Unemployment in particular can wreak havoc. Jackie Campbell, a domestic violence researcher at the Johns Hopkins School of Nursing, says not having a job is a key risk factor not only for domestic violence and but for killings related to such violence.

And women, Rhagavan says, are generally better at finding a job after losing one. During downturns, women are more likely to take anything they can find, just to earn enough to feed their children and pay the rent. Men, on the other hand, often refuse jobs they see as below them. The result: Women become the sole earners, while their male partners end up sitting at home stewing.

Some say financial failure can have a small silver lining, offering a potential way out for abused partners. When couples and families lose a house to foreclosure and must move, victims sometimes use the opportunity to get out of the relationship and set up on their own.

The chaos of foreclosure can provide a final push that overcomes fear and inertia. "It's a golden opportunity to leave," says Kaufmann, the hot line worker.

At the same time, advocates say, many victims are staying in an abusive relationship because they can't afford to live on their own and can't find a job.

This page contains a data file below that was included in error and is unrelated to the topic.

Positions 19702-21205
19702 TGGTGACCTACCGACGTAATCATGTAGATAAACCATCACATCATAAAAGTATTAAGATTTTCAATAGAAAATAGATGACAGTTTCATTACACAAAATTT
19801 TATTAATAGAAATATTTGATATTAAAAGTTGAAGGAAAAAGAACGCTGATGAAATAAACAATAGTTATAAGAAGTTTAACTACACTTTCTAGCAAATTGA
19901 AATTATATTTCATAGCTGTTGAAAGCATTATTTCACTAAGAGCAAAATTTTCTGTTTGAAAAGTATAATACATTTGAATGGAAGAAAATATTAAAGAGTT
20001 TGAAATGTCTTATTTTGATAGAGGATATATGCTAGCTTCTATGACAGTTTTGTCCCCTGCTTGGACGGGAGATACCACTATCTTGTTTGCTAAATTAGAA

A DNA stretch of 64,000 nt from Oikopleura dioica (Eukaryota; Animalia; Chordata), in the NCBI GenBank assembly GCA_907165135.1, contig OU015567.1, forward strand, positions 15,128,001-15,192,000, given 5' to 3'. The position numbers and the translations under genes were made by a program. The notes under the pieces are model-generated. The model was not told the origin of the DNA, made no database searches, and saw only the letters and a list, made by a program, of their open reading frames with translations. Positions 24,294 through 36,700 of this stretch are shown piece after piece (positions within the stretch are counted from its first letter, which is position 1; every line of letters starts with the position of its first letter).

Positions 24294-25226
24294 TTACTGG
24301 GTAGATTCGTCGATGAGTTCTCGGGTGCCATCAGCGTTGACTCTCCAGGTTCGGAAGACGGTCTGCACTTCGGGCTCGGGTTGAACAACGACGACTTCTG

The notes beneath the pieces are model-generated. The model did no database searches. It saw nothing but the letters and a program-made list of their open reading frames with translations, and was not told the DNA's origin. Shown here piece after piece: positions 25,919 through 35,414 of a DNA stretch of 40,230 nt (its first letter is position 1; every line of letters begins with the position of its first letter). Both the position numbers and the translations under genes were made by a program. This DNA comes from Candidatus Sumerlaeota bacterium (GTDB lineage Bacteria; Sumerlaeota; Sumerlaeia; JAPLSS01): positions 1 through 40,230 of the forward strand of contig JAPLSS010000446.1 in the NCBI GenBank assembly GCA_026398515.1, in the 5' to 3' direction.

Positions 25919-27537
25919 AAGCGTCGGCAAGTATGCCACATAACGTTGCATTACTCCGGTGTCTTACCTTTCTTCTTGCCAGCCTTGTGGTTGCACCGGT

"They're staying because of the economy," says Jeanne Yeager, executive director of the Mid-Shore Council on Family Violence, which helps abuse victims on the Eastern Shore. "Where are they going to go when they don't have an income? I think many women are saying 'I know what I'm in for here, but if I leave who knows what will happen?'"

Some shelters and groups, including House of Ruth, offer money to women trying to set up on their own. Requests for this aid are up, says Alexander, the executive director.

"There is a tidal wave of women coming forward saying they need financial help," she says. And because many groups are seeing a drop in charitable contributions, meeting this need is very difficult.

Rhagavan expects the situation to get worse over the coming months.

"In a recession, services get cut," she says. "Women will have fewer places to go, few places to call."

The attitude is more common among less-educated men, who are most likely to suffer in a downturn